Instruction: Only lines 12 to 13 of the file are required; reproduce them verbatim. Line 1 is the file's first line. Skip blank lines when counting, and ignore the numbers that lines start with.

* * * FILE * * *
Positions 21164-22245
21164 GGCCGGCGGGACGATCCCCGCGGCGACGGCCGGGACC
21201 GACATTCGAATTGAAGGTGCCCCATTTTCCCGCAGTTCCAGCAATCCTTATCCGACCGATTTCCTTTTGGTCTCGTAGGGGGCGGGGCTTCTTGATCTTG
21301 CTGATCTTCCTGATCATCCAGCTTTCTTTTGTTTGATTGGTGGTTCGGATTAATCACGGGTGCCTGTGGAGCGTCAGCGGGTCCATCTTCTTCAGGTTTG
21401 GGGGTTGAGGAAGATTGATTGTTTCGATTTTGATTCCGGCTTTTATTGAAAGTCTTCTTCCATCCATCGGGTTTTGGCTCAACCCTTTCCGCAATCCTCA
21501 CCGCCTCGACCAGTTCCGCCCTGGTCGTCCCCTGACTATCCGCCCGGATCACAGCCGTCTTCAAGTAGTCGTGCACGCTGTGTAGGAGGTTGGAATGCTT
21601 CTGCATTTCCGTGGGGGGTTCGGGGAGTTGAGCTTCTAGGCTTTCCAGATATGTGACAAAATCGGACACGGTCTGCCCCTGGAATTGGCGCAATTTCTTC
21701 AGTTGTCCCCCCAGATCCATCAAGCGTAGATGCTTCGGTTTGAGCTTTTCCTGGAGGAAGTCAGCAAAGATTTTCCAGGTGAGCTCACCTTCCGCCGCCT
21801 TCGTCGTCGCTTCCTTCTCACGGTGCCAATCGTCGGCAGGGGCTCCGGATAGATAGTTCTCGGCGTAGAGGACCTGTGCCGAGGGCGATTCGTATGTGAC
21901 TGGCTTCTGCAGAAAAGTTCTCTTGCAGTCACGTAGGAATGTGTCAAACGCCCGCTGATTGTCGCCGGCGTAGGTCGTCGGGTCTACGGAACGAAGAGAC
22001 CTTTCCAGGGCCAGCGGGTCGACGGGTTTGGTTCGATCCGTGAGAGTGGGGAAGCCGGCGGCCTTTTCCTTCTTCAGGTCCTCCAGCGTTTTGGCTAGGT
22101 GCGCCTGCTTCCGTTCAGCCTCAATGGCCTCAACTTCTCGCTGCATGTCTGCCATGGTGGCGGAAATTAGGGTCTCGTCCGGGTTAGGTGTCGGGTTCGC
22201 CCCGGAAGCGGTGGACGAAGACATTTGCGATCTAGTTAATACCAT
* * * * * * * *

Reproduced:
22101 GCGCCTGCTTCCGTTCAGCCTCAATGGCCTCAACTTCTCGCTGCATGTCTGCCATGGTGGCGGAAATTAGGGTCTCGTCCGGGTTAGGTGTCGGGTTCGC
22201 CCCGGAAGCGGTGGACGAAGACATTTGCGATCTAGTTAATACCAT